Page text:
I’m typing this post with fingers that still have the faint whiff of mackerel – despite several washings – reminding me that yesterday I was pulling fish out of the sea, left right and centre.
The annual Forged in the Fire Fishing Trip was very cool and being at sea for 10 hours filled my mind with snap-shot analogies, parallels, comparisons and pictures relating to the life of faith as a believer in Christ. Here’s just three:
Hoof! There were 12 of us aboard each trawler. Some of the guys were quiet, some were gobby, some were sleeping for hours, some were eating and some couldn’t because they were chundering over the side of the boat. Some seemed to be better and more experienced at fishing than others but, at some point, everyone’s strength came out. Some had all the gear while others had none. But it was a powerful picture of the church as equipment was shared, the sick were accepted & looked after, experience was used and some guys taught others how to catch and gut a fish or sort the tackle out, depending on what type of fish you were going for.
After the return to shore, all of us headed for a stunning natural balcony in the Whitby cliff-face where tents were set up and a fire was built. It was phenomenal to see 24 guys all pitching in, collecting firewood, hauling massive stones for the fire pit, lugging a keg of ale down the cliff-face, sharing tents etc. I’ll never forget it. Within 20 minutes of finding the spot the fire was roaring, (the best bbq I’ve ever seen), and soon after all manner of fish were being amazingly cooked. My friend, Rob, was like an American Bear (chocolate) Grills– cooking the fish with all his trans-Atlantic flare and getting things really going. The scene was like a glimpse of heaven.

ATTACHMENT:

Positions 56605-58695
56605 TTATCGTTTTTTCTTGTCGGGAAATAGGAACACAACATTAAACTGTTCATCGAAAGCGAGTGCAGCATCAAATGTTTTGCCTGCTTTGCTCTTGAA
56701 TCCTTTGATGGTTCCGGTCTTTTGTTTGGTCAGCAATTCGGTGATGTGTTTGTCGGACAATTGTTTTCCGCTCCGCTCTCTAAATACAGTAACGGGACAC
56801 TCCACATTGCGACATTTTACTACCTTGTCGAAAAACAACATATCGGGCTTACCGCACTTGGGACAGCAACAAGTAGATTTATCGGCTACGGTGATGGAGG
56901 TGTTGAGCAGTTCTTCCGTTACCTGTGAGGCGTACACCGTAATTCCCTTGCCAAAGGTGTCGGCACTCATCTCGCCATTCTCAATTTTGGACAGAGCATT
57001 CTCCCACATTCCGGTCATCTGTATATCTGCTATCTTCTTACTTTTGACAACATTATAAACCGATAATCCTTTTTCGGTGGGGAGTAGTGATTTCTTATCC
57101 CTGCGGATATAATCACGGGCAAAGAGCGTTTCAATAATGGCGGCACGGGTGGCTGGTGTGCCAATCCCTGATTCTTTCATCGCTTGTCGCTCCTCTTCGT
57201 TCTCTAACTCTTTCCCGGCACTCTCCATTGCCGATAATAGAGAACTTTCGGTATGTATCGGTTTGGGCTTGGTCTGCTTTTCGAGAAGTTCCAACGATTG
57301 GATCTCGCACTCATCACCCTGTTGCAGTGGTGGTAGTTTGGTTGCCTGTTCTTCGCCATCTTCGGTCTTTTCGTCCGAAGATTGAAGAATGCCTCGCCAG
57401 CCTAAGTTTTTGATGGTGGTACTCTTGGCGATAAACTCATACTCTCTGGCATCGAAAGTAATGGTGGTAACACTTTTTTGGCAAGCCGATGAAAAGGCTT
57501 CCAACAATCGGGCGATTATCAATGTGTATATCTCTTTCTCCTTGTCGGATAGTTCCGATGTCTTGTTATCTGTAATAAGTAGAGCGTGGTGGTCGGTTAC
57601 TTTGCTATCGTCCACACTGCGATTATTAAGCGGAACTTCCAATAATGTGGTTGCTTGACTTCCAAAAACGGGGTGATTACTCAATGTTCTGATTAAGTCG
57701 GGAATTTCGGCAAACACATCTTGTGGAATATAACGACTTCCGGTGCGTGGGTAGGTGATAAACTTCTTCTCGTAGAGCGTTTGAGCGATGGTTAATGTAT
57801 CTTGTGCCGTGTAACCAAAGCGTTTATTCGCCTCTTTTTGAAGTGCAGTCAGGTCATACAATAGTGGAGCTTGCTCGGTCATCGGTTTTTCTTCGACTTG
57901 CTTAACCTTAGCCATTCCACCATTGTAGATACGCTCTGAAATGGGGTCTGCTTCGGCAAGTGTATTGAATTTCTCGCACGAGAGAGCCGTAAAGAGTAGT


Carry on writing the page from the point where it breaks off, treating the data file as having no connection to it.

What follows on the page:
The Fishing-Master – John:
The reality is, we might not have caught anything and the fire pit would have been empty if it wasn’t for this guy. He was responsible for taking us out to sea to the right places to drop our lines. Towards the end of the trip I was getting really irritated because the fish had apparently all swam off (we hadn’t caught anything for ages) and all we seemed to be doing is moving around the oceans, getting tossed around, lines up. But John was seeing what I couldn’t see. He had a radar-view of the wrecks that were the hot-spot areas to find fish and so, on his command, we let our lines down and, on his say so, we brought them back up. Sometimes there was only 2 minutes between each descent. It taught me that I had to be ready to ‘drop’. If my line was in a mess I’d miss the window and I’d miss the fish and I’d miss my supper later. John helped us catch 95 fish that day, some as big as 12 lbs! Enough to amply feed 24 hungry men.